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Community-Based Participatory Research Training

Community-Based Participatory Research (CBPR) is a collaborative approach to research that involves community members or recipients of interventions during all phases of the research process and recognizes the unique strengths that each member of the research team brings.

This free course, sponsored by the UR CTSI and Center for Community Health & Prevention, aims to train University of Rochester researchers (faculty, trainees and students) and community members in community-engaged research. It introduces CBPR principles from the foundations, to communication, funding and sustainability and fosters relationship-building among participants. Through the program, participants will form collaborative teams to develop and submit proposals for the CBPR Pipeline to Pilot Awards.

Program Objectives

By the end of the program, participants will:

  • Understand the rationale for a CBPR approach in addressing health research.
  • Describe the conceptual and philosophical roots of community-based participatory health research.
  • Understand and apply the core principles of CBPR in developing, maintaining and evaluating community-academic research partnerships.
  • Evaluate the importance of governance structure, cultural humility, and participatory evaluation in the design and implementation of CBPR as strategies to address power dynamics and ethical issues appropriately.
  • Explain and experience the process and challenges of forming and maintaining CBPR partnerships with communities.
  • Assess the ethical challenges in co-conducting research with communities.
  • Identify and discuss the benefits and challenges involved in CBPR and options for overcoming these challenges.
  • Explore CBPR as a strategy to address social justice, policy or systems-change issues.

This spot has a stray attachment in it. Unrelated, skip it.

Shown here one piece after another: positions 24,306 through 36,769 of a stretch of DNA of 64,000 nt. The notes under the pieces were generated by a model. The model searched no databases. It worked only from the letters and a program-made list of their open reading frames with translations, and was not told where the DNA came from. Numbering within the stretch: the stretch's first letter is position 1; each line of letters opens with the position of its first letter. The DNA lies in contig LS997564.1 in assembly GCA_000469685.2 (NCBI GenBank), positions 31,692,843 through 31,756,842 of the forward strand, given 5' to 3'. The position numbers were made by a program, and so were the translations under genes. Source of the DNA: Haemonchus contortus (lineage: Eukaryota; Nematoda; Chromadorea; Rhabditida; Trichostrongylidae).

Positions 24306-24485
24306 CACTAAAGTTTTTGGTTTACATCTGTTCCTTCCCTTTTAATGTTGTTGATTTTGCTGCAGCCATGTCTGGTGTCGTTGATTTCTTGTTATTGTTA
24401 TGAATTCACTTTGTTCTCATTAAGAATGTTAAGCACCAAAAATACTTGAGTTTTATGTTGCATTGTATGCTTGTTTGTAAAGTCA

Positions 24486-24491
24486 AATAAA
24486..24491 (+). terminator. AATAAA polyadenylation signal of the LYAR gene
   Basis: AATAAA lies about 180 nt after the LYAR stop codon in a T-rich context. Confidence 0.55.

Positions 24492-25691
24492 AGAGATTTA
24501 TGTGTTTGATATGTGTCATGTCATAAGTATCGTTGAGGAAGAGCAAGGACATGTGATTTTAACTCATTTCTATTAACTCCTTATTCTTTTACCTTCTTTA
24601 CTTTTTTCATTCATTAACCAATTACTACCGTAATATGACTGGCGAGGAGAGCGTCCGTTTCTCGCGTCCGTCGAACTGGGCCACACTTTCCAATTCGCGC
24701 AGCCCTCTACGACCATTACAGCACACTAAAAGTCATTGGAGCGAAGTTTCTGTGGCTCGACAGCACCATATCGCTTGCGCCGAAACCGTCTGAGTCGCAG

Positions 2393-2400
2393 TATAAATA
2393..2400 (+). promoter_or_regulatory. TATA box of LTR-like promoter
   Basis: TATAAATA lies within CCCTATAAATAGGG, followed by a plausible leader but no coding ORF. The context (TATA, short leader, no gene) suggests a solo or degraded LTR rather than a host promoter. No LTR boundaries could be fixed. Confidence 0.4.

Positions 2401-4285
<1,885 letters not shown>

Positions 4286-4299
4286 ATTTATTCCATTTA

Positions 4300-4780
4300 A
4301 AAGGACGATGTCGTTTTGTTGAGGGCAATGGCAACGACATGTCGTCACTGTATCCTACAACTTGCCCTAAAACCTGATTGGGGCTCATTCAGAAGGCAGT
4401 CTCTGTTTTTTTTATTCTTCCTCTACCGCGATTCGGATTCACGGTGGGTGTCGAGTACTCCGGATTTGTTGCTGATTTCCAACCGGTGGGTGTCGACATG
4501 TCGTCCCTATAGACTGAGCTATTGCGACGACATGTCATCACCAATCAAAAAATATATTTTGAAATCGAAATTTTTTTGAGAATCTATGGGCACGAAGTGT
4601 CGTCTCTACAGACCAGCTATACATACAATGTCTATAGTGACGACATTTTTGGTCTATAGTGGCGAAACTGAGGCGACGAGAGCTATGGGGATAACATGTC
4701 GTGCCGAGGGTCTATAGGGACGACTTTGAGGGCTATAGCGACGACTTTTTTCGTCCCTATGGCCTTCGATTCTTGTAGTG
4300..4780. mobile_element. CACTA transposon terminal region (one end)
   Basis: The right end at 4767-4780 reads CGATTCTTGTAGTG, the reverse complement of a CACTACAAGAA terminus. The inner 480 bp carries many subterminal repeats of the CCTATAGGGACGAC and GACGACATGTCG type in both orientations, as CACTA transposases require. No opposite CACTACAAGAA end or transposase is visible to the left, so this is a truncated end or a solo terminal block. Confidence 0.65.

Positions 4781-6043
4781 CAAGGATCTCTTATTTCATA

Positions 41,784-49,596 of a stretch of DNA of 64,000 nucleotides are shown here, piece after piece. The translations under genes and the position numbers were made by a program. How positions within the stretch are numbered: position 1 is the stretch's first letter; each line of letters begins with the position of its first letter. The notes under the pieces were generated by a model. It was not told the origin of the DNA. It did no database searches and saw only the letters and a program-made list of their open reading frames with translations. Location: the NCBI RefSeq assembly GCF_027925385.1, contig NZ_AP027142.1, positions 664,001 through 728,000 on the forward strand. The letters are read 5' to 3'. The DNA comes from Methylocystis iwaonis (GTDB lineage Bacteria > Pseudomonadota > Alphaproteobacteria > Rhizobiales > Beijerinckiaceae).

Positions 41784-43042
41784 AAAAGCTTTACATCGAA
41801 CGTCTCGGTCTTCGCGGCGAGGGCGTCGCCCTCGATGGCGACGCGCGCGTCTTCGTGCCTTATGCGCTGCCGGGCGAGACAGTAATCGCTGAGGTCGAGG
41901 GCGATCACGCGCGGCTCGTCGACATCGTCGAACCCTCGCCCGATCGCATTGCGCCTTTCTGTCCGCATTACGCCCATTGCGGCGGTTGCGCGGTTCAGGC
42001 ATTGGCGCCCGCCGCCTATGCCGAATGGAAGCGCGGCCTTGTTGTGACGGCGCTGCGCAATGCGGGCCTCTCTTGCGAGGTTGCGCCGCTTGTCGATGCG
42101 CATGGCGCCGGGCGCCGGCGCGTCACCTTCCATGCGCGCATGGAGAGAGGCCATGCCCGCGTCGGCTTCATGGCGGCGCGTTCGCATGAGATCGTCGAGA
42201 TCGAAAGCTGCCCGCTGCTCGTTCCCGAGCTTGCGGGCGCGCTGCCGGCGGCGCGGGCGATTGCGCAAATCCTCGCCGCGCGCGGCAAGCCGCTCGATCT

When and Where

  • September 10, 2019 – April 6, 2020
  • Tuesday evenings, 5:30 – 8 p.m.
  • Center for Community Health and Prevention and other community locations. (Free parking is available on-site at all locations.)

Register

Register for the Fall 2019 – Spring 2020 course by August 26, 2019. Contact Indrani Singh for questions or to request any accommodations during the program.

Course Schedule

Date/Time Session Facilitator Objectives
9/10/19
5:30 – 7:30 p.m.
Intro dinner    
9/17/19
5:30 – 8:00 p.m.

1. CBPR – Getting Grounded

Sherita Bullock
  • Understand the rationale and key principles of CBPR
9/24/19
5:30 – 6:30 p.m.
  Indrani Singh
  • Getting to know each other as people
  • Establishing group norms
  • What skills/abilities do we bring to CBPR partnerships
10/1/19
5:30 – 8:00 p.m.

2. CBPR in the Real World – What’s a Good Research Question?

Jose Perez- Ramos and community partner
  • What hinders trust in CBPR partnerships?
  • How do we build and maintain trust?
10/8/19
5:30 – 6:30 p.m.
  Indrani Singh
  • Building trust for the group
  • Assumptions about the group
  • Learn strategies for collaborative listening and speaking.
10/15/19
5:30 – 8:00 p.m.

3. Developing a CBPR Partnership – Creating the “Glue” for Relationship Building

Brooke Levandowski and Tiffany Lloyd
  • How can we resolve conflict?
  • How do we address power inequities?
10/22/19
5:30 – 6:30 p.m.
  Indrani Singh Exploring group dynamics:
  • How will the group resolve conflict?
  • How do power dynamics play out in the group?